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This eBook from the Gutenberg Project consists of approximately 330 pages of information about Across China on Foot.
do it continuously, whether the pony is lame or not, at least the majority.  But the cruelty of the Chinese is probably not regarded as cruelty, certainly not in the sense of cruelty in the West.  Being Chinese, with customs and laws of life such as they are, their instinct of cruelty is excusable to some degree.  Not only is it with animals, however, but among themselves the Chinese have no mercy, no sympathy.  In Christian England within the last century men where hanged for petty theft; but in Yuen-nan—­I do not know whether it is still current in other provinces—­men have been known to be burnt to death for stealing maize.  A case was reported from Ch’u-tsing-fu quite recently, but it is a custom which used to be quite common.  A document is signed by the man’s relatives, a stick is brought by every villager, the man lashed to a stake, and his own people are compelled to light the fire.  It seems incredible, but this horrible practice has not been entirely extirpated by the authorities, although since the Yuen-nan Rebellion it has not been by any means so frequent.  I have no space nor inclination to deal with the ghastly tortures inflicted upon prisoners in the name of that great equivalent to justice, but the more one knows of them the more can he appreciate the common adage urging dead men to keep out of hell and the living out of the yamens!

Hua-chow is thirty li from here at the head of an abominable hill, and here women, overlooking one of the worst paved roads in the Empire, were beating out corn.  Then we climbed for another twenty-five li, rising from 5,900 feet to 8,200 feet, till we came to a little place called Tien-chieng-p’u.  It took us three hours.  Looking backwards,towards Tali-fu, I saw my 14,000 feet friends, and as we went down the other side over a splendid stone road we could see, far down below, a valley which seemed a veritable oasis, smiling and sweet.  A temple here contained a battered image of the Goddess of Mercy, who controls the births of children.  A poor woman was depositing a few cash in front of the besmeared idol, imploring that she might be delivered of a son.  How pitiable it is to see these poor creatures doing this sort of thing all over the West of China!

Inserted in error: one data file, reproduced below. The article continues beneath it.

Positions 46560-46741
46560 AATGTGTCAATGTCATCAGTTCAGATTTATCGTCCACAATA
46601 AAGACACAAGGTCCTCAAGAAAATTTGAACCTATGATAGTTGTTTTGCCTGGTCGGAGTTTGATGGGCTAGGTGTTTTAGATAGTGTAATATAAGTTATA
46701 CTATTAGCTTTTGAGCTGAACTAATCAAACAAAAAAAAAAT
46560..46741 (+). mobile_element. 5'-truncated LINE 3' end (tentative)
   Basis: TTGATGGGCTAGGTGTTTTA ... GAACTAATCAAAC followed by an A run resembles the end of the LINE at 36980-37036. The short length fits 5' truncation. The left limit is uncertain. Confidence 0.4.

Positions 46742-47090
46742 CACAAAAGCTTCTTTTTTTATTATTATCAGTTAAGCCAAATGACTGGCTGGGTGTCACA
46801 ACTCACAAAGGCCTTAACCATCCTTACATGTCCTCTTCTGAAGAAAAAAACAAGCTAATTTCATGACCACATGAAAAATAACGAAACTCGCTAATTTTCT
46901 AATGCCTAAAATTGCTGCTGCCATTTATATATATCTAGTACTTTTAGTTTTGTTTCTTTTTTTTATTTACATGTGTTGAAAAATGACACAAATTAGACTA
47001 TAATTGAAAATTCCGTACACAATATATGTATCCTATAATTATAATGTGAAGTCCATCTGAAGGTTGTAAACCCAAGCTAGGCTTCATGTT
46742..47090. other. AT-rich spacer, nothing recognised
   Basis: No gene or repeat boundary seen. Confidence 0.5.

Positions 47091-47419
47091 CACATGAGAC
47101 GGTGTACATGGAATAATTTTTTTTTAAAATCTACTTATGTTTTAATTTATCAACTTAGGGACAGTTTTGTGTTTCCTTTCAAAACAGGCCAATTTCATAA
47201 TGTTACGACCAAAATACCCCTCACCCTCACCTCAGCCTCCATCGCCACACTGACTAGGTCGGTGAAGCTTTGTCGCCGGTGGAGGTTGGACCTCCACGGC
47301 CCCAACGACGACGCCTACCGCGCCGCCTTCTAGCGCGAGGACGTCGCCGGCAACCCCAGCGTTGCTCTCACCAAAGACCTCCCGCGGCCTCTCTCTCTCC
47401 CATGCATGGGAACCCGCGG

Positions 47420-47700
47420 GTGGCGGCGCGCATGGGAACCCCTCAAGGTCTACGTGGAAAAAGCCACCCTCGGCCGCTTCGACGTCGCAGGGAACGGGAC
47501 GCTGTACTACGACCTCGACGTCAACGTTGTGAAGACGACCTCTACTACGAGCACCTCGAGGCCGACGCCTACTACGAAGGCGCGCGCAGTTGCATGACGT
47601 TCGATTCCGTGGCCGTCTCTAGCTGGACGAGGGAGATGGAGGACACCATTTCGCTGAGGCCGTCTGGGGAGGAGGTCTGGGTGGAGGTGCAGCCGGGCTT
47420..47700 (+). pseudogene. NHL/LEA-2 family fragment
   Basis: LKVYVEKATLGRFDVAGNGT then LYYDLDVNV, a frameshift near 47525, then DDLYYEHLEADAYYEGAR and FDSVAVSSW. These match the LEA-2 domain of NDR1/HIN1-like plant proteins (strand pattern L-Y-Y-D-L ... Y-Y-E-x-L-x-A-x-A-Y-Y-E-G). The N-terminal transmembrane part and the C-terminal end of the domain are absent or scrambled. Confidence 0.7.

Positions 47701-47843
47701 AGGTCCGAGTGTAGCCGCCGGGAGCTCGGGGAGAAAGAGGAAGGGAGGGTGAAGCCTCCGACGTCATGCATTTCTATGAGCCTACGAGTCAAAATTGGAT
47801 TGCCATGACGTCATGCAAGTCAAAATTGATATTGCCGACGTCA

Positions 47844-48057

For two days we had been accompanied by a man who was an opium smoker and eater.  Now I am not going to draw a horrible description of a shrivelled, wasted bogey in man’s form, with creaking bones and shivering limbs and all the rest of it; but I must say that this man, towards the time when his craving came upon him, was a wreck in every worst sense—­he crept away to the wayside and smoked, and arrived always late at night at the end of the stage.  This was the effect of the drug which has been described “as harmless as milk.”  I do not exaggerate.  In the course of Eastern journalistic experience I have written much in defence of opium, have paralleled it to the alcohol of my own country.  This was in the Straits Settlements, where the deadly effects

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